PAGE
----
On World Water Day, 22 March 2018, Devex published a video and article written by Catherine Cheney about the importance of applying a systems approach in order to reach SDG 6:
"When you go to the toilet in the morning, you probably don't think that is a system," said Patrick Moriarty, chief executive officer of IRC, a WASH organization based in the Netherlands that is also an Agenda for Change founding partner, during a TED talk. "When you turn on the tap, water comes out. When you flush the toilet, everything goes away and is made safe. And that's because there is a system."
"Supporting systems change is necessary to achieve sustainable development outcomes, but it requires more patience and tolerance for ambiguity and risk than conventional philanthropy," said Louis Boorstin, managing director of the Osprey Foundation, which funds IRC, WaterAid, and Water for People as part of its Systems Change portfolio for WASH, and is also part of the Agenda for Change. "In short, it's about teaching someone to fish instead of giving them a fish ... while also recognizing that the fishing line could snap, the lake could dry up, or the local government could interfere in the fish market. But it's still better than handing out fish."
Read the full article and watch Devex's video here.
There are plenty of other examples of innovation that aren't "sexy," but are changing the game, Davis said.
Just a few years ago, "nobody knew how much it cost to keep a water point functioning," she said, until international think tank IRC WASH conducted a life cycle cost analysis in several districts in Ghana.
"If you think about how long people have been working in this field, it's shocking that we just didn't know," she said, adding that it's just one example of an under-recognized piece of the puzzle.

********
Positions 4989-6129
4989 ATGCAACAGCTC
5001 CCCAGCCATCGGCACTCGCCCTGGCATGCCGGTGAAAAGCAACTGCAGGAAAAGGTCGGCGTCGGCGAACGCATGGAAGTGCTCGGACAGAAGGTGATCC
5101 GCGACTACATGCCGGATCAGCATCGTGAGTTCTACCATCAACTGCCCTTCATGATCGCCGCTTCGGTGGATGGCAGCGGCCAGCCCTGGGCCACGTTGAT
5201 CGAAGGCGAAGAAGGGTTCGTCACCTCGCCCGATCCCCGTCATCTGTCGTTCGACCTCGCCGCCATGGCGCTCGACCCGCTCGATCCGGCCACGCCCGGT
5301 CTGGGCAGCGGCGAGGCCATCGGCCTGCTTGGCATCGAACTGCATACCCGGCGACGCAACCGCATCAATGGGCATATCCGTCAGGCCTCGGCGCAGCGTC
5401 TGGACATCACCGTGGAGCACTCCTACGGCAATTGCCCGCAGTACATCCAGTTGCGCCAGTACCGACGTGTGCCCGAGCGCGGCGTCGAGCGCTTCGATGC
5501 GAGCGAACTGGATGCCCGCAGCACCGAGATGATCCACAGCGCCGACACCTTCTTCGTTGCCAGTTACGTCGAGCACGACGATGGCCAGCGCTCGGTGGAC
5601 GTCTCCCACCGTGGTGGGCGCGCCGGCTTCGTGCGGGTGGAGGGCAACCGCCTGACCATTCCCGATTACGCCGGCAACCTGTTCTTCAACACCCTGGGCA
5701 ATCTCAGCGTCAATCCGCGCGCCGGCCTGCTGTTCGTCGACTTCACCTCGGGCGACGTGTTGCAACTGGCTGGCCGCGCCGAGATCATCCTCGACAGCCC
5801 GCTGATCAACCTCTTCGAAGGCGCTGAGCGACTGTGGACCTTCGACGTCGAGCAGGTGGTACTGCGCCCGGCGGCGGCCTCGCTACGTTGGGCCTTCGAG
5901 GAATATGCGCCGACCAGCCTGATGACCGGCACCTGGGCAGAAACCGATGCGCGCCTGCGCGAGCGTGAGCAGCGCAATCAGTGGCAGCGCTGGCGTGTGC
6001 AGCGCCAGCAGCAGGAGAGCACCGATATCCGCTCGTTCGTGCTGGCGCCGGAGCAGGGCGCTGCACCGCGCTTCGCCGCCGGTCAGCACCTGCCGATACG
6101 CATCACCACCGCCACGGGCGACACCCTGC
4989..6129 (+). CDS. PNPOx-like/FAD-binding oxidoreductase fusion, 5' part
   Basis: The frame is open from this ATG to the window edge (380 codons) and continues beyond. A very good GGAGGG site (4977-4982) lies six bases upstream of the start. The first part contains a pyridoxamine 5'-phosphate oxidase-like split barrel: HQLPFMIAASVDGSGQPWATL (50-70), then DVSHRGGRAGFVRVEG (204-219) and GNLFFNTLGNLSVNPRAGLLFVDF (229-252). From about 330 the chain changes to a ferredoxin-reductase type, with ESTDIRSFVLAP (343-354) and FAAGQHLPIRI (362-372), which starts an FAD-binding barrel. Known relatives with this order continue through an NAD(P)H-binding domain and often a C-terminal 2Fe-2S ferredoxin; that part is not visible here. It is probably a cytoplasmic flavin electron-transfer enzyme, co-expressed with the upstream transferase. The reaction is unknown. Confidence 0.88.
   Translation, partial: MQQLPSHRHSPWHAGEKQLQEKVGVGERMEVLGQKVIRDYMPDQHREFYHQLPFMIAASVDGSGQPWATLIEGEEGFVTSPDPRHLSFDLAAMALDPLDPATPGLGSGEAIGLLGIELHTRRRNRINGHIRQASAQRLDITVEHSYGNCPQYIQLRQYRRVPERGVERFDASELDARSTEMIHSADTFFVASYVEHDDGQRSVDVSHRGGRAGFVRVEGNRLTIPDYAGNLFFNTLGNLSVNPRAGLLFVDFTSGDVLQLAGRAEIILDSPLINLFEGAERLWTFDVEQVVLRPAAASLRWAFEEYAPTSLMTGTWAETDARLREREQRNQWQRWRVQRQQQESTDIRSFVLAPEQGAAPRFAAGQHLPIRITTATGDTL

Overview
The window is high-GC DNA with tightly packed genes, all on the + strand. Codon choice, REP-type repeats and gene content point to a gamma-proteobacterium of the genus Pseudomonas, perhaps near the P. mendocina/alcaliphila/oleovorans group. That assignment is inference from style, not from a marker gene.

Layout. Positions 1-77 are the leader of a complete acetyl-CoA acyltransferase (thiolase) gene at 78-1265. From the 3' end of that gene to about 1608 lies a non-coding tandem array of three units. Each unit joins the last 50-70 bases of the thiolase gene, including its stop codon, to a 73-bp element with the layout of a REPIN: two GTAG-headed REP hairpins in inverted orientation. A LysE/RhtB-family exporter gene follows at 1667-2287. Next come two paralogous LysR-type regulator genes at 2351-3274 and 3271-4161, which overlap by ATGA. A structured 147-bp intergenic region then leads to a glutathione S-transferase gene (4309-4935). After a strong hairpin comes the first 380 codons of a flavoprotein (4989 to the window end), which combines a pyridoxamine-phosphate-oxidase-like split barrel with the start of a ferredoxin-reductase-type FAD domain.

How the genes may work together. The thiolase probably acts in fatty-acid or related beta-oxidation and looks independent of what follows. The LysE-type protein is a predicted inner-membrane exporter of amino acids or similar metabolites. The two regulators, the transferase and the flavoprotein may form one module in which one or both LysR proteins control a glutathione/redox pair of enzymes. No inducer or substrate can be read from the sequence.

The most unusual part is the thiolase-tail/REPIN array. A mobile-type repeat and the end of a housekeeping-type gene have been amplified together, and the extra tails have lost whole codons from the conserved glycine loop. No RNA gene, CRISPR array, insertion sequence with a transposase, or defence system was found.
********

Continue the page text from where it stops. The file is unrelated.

An interview with IRC's Head International Programme Catarina Fonseca on increasing water sector financing by improving governance, published on the Water Integrity Network's website on 30 January 2018.
A study by knowledge-focused non-profit organisation IRC Wash and Ghana's Community Water and Sanitation Agency (CWSA) shows that piped water supply systems in Ghana can be improved by a better management of the maintenance, rather than by a different finance of the maintenance.
The Country Director of IRC Ghana, Vida Duti has called on government and development partners to invest more in the water, sanitation and hygiene (WASH) subsector to propel the needed change and development in communities.
She made the call in Aburi at a three-day engagement workshop with representatives of the Asutifi North District Assembly in the Brong Ahafo Region, National Development Planning Commission, World Vision International, Aquaya Institute and other partners in WASH-related subsector to finalise the district’s 15-year WASH masterplan. Read the full story on citifmonline.
Scaling technology and changing water systems in most countries is not possible without input from properly equipped local government. "They are responsible for making sure people have access to water services. They need to be invested and have the capacity to do the work," says Marieke Adank, programme officer at IRC.
Marieke Adank features in Raconteur's special report, Future of Water which is out in The Times newspaper today. The article can be found online here.
A national symposium on Defining Effective Drinking Water Management Models in Burkina Faso, 18-19 October 2017, was organised by IRC Burkina Faso, UNICEF and the Ministry of Water in Burkina Faso. The event was mentioned on 5 national news sites:
Experts have pointed to a growing momentum among politicians, finance and business leaders toward meeting the global water and sanitation development goals. However, many also warn that development finance is still woefully small, that silos persist among actors, and that not enough attention is being paid to reaching the poorest of the poor. Includes quotes from IRC CEO Patrick Moriarty on SDG6 and urban sanitation. [Sophie Edwards, Devex, 4 September 2017]
Report on the two-day training for members of the Ghana Wastsan Journalist Network (GWJN) in Accra held as part of the IRC-led Watershed | empowering citizens strategic partnership. [GNA/NewsGhana.org, 4 Sept 2017]
'We are driving a transformational agenda towards WASH delivery in Ghana', said minister for Sanitation and Water Resources, Joseph Kofi Adda at his press conference at the Stockholm World Water Week on 28 August.